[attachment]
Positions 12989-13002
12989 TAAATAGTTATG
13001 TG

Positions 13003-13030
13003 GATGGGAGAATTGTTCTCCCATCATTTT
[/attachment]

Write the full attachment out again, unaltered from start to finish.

Positions 12989-13002
12989 TAAATAGTTATG
13001 TG

Positions 13003-13030
13003 GATGGGAGAATTGTTCTCCCATCATTTT